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My position is that the mother's "party" is more important.

I would let the mother get rid of her "baby" at any point. Note I am saying get rid of, not kill. If the baby could survive on its own, I could see having it delivered but that doesn't really matter to me either. As far as I am concerned the mother owns anything inside her for the most part. Now once the child is participating in society and society has invested in the child, I would not want the decisions to "get rid" of the child to rest with the mother.

Furthermore, I think it is a travesty to allow children with severe birth defects to be born at all. I realize that is a slippery slope but I am ok sliding down it.


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In this case I am claiming it is in NO way a form of welfare. I am saying libertarians would be pro-national curriculum (not sure if that is "govt run" to you). In fact, if it weren't a national curriculum, they would probably be anti the whole business.

In this case the education is not to keep someone better off; it is to allow them the means to enter into the "game" on the best possible equal playing field.

Welfare is nothing like the above and is to keep someone afloat when they have failed to succeed in the society already.


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PostPosted: Thu Apr 29, 2010 11:41 am 
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I would say that the external viability of the unborn child would have an impact. It becomes very difficult to justify killing and removing the child, as opposed to just removing it. But surely you agree that it's a delicate moral issue, even amongst libertarians.

Well, I think in so far as it affects viability etc of the unborn child, birth defects could be considered. It's not an easy question either though, and yea a dangerous precedent to follow.

The more libertarian position on education would be that it's the responsibility of the individual parents to provide it. Lack of govt education certainly does not equal lack of education.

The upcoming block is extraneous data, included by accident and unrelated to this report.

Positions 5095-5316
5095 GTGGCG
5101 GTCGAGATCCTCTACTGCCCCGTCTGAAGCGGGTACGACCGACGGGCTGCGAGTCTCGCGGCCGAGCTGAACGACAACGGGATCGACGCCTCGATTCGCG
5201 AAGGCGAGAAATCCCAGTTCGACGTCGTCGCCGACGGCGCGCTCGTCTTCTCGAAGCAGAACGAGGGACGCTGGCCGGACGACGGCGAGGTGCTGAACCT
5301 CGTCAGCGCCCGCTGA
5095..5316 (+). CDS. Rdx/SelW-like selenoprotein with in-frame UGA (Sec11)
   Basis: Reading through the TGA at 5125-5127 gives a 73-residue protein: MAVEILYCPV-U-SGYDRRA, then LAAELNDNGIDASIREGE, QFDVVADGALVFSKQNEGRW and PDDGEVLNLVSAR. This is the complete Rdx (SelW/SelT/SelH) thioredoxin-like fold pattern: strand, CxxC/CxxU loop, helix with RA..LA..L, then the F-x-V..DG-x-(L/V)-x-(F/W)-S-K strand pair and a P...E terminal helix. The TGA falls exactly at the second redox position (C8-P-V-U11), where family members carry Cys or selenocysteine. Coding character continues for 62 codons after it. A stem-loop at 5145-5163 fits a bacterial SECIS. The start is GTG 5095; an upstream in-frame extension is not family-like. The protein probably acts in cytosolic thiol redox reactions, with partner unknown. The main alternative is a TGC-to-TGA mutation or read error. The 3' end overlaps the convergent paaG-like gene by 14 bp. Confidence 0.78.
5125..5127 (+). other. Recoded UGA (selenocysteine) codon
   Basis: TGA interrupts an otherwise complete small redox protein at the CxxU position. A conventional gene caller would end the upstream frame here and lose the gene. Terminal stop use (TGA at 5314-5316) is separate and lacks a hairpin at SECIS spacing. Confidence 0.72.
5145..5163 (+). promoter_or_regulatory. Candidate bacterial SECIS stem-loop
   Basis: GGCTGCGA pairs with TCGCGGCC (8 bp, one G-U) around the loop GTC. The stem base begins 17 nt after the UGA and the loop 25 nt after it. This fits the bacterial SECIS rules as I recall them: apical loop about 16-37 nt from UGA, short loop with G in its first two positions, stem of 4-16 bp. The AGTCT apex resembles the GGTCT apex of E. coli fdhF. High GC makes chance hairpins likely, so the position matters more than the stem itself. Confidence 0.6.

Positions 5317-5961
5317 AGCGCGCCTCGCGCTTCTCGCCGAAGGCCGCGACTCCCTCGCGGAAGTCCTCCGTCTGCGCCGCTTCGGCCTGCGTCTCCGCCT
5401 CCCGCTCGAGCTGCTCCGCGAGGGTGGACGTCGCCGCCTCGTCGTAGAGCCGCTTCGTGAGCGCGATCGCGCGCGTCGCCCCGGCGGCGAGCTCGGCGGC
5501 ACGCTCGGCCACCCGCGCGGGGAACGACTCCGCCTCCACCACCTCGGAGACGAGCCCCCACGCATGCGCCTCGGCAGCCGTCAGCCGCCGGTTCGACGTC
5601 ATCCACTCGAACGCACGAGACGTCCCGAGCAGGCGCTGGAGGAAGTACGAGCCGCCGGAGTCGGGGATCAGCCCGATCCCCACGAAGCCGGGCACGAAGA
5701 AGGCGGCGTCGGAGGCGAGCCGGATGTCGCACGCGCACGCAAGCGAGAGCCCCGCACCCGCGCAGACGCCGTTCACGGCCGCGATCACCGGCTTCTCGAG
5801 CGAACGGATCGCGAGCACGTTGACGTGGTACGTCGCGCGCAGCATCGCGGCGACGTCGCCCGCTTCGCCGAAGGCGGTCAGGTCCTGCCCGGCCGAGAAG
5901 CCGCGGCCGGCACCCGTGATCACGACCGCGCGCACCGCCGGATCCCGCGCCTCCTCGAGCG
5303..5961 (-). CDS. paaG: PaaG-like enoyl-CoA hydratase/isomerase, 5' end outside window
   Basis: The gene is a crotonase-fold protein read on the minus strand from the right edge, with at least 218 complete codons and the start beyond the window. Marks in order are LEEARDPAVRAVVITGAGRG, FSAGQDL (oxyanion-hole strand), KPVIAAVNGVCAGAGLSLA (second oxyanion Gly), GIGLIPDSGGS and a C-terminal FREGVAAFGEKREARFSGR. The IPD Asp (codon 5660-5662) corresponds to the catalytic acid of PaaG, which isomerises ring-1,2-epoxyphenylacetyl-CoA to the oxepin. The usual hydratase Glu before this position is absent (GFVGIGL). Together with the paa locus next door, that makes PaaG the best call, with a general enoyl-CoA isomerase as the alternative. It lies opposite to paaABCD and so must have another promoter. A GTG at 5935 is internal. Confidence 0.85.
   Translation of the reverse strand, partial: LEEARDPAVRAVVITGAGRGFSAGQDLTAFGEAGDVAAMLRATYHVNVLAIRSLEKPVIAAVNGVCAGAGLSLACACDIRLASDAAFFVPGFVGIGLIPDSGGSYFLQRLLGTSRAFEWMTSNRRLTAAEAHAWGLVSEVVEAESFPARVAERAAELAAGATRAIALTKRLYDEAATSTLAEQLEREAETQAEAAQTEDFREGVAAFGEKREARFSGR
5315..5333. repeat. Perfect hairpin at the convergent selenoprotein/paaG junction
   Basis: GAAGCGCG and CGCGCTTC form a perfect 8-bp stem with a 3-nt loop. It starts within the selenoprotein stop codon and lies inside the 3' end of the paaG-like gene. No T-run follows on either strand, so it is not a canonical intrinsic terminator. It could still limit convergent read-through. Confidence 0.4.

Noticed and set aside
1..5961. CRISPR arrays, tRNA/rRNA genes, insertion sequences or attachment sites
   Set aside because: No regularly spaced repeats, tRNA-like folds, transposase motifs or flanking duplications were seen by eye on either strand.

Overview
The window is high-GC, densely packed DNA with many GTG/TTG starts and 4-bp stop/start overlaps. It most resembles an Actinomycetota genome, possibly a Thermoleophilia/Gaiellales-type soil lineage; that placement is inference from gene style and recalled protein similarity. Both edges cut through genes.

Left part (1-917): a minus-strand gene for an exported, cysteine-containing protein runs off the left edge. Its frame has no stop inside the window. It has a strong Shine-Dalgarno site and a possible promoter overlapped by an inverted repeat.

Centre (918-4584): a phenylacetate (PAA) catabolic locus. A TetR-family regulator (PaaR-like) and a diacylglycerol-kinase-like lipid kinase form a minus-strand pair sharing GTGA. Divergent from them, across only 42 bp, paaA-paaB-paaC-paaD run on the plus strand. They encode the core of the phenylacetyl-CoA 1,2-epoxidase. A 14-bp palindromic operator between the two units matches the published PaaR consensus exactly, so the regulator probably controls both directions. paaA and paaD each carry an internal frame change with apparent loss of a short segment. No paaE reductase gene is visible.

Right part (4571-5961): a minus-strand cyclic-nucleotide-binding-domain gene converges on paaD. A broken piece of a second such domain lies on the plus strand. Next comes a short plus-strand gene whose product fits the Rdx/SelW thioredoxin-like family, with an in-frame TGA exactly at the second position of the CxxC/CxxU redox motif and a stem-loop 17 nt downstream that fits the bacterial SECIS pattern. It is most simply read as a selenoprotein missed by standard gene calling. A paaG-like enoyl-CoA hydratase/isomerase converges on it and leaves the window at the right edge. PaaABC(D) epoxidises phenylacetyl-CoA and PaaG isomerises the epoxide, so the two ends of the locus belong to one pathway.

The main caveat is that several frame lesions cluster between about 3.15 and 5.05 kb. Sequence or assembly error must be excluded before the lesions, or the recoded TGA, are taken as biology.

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PostPosted: Thu Apr 29, 2010 1:01 pm 
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Yes I tend to ignore "moral" issues. I am still unsure what moral means. Perhaps you could give me your definition and explain why this is a complicated moral issue.


You seem to be misunderstanding my point about libertarian point of view. It wouldnt be more libertarian to have the parents provide the education because not all parents have equal resources therefore it could be the case that the children would not enter into the "game" fairly. Liberterians must choose to prevent this scenario.

The two principles are

(1) Justice in initial holdings
and
(2) Justice via free trade in an open market

(1) if the initial disadvantages between individuals has come about because of non-libertarians means (ie theft, slavery, etc) then those initial holdings are unfair and can be changed, by the govt.

(2) If (1) is satisfied then all trading must be done in the manner of (2) otherwise a violation has occured and subsequent states of society may require redistribution.

There is not a "more" libertarian position; that is THE libertarian position. Once (1) and (2) are fulfilled, any further role of the govt can be removed, however many libertarians agree in paying for public services like fire departments and police because they benefit everyone.


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PostPosted: Thu Apr 29, 2010 3:35 pm 
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Certainly abortion and abortion-criminalization is a moral/ethical dilemma - like the question of whether to steal food to save your starving family. You have to balance the rights of two opposed parties.

You seem to be incorporating some esoteric beliefs of Robert Nozick into your definition of libertarian? The redistribution tenets are not part of the commonly used meaning of the word "libertarian".